John Allen: Another classic on the cards as great rivals clash

Kilkenny and Tipperary very familiar with the many demands of All-Ireland final day

Brian Cody: has ample experience of all the pressure associated with the biggest day in the hurling calendar. Photograph: Donall Farmer/Inpho

Brian Cody: has ample experience of all the pressure associated with the biggest day in the hurling calendar. Photograph: Donall Farmer/Inpho

 

The All-Ireland final day experience is one any serious hurler wants to encounter at least once.

In terms of hope and expectation the teams and managers are equal up to the time the sliotar is thrown in.

As the teams make their way to begin the parade, the Artane Band waiting for the off, the managers know that their influence from this point until the half-time whistle sounds is fairly insignificant – apart of course from making some match winning change! They know that it’s now in the lap of the players, and to a lesser extent the weather and the match day officials, and maybe a god or two as well.

Half-time can be a welcome break for the oppressed and an unneeded time-out for the oppressor.

The second half begins after the dressing room oath has been re taken. No regrets.

The drama recommences and dreams of a lifetime are realised or quenched in 40 minutes. The board goes up, the amount of added time flashes out in red. The security staff have taken up their end of match positions. Then the final whistle blows and some dreams are shattered and others brought to life in one shrill moment.

Hordes of cameramen descend on the winning manager. The vanquished look for hands to shake. The victors celebrate and engage in a bit of hysteria before heading up the steps of the Hogan Stand. The defeated wait but really crave the sanctuary of the dressing room.

Customary visit

Championes, championes

The manager pays the customary visit to the opponents’ dressing room. The television interviews are done. Brian Carthy might appear at the winners’ door. He wants a few people for his post match championship radio programme. Marty Morrissey arrives to run over the plans for the winners’ banquet.

An hour later and many of the players are in the players’ lounge. There’s some finger food and plenty of drink. The champions are under pressure. They need to go as soon as possible as the RTÉ schedule dictates the next few hours.

A few hours ago the teams were equals and on the main stage but now only one team is at the centre of that stage.

As the last stragglers are pulled from the warmth of the hospitality area the winners’ busses pull out. The rush is on. The Garda outriders, sirens blaring and lights flashing signal the journey of the champions. Rival fans applaud the heroes.

The team hotel is buzzing. If there was an overnight the previous night, the rooms are now reallocated. Wives, girlfriends or partners replace the room-mate of the pre match night.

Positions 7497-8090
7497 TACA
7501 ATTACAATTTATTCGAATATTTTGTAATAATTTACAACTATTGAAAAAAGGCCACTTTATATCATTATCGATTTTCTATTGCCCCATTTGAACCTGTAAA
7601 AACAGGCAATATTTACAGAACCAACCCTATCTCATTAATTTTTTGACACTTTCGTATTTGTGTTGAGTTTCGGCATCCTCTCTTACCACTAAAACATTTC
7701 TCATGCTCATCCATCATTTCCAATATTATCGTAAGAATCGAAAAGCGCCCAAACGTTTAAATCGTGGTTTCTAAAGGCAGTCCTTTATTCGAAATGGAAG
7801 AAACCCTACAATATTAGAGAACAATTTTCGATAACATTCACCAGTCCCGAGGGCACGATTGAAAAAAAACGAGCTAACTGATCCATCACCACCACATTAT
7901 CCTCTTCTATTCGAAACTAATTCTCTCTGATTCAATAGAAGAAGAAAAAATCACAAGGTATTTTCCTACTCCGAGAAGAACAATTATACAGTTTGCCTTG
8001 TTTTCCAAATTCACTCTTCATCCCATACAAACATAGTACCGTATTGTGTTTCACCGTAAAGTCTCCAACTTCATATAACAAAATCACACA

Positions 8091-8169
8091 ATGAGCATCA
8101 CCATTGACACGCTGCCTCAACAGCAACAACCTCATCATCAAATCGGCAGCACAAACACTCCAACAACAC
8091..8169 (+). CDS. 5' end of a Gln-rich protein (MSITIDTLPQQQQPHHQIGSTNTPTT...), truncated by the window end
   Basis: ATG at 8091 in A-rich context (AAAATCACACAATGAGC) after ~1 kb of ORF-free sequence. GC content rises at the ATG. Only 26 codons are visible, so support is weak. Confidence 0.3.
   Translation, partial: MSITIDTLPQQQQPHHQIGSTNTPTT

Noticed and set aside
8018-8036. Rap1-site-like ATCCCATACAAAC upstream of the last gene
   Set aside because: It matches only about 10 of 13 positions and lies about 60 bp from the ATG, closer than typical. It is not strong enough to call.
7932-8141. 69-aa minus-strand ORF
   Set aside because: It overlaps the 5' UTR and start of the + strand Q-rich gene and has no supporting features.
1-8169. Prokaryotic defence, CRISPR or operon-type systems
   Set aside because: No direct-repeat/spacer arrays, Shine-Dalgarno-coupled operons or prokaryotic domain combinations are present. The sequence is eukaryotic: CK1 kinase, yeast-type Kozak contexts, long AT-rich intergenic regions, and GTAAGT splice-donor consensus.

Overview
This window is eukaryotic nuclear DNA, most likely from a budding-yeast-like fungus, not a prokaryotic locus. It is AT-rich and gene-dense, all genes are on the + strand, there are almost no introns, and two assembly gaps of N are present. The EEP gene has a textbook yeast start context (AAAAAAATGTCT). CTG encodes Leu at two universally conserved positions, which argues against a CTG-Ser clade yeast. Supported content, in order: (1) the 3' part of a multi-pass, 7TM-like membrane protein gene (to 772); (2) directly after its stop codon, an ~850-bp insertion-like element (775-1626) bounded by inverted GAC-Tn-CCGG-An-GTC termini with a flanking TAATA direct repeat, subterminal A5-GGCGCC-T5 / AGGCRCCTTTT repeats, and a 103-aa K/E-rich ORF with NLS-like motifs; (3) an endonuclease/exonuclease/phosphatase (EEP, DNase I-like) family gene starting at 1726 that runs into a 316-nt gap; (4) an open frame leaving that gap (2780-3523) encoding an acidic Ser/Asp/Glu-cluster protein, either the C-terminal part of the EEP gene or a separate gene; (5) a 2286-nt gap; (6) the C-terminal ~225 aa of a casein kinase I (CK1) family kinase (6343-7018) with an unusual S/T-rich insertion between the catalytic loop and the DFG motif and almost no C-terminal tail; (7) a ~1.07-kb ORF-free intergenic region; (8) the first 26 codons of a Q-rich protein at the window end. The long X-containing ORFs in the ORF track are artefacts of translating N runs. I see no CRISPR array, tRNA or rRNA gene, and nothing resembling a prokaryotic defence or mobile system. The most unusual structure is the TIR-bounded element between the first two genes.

The match party have to don the official garb. It’s a race against time.

Everybody has to be sitting by nine-ish. Manager and captain are usually first when the live television stream is fed to Donnybrook and the country (a bit of Urbi et Orbi). There’s no rush on the defeated. They’re not centre stage anymore. Not too many cameras. Not much media interest now that the post match interviews are over.

This is a special night for any winning hurler or manager. There might be only one, if you’re lucky. Brian has experienced it before many times. Michael Ryan will hope that it is him on this particular Sunday night.

On the morning after, if the winning manager is answering his phone, there are the requests for interviews from RTÉ radio morning sport and maybe from Newstalk and local radio. Dara Ó Cinnéide might be looking for a cúpla focal for An Saol ó Dheas on Radio na Gaeltachta.

As soon as breakfast is over the print media are back to gauge the morning-after feeling. A clique of freelance photographers want a few shots for the next days’ dailies and posterity.

TV3, UTV and TG4 would also like some footage for their first news bulletins. RTÉ 1 is there to see the bus departing the hotel . The manager and captain are pulled right left and centre. Brian Carthy is back for a few words for the evening sports bulletin.

The losers hotel is a much quieter place. Only a few loyal hacks make an appearance. What a difference a day makes, 24 little hours.

We’ve had a number of finals between these two counties over the past number of years that are correctly categorised as classics and epics. Sunday has the potential to add another chapter. Many of the players are well familiar with the pre- and post-match drill and with the winning and losing experience. The match of course will take on a life of its own.The script has yet to be written.

Rookie defender

Michael FennellyWalter Walsh

‘Bubbles has to start.’ ‘ Maybe Bubbles should be held in reserve , a kind of trump card.’ ‘Tipp, possibly, have more momentum.’ ‘ Tipp simply have to win.’ ‘Bonner Maher makes the forward line tick.’ ‘Intensity is everything .’

Take your pick .There isn’t much between these teams .

It will be a 24 hours to remember for all concerned and a 24 hours to savour for one team (barring a draw, as in 2014 ).

The team that wants it most and converts that desire to numbers on the scoreboard will, of course, win .

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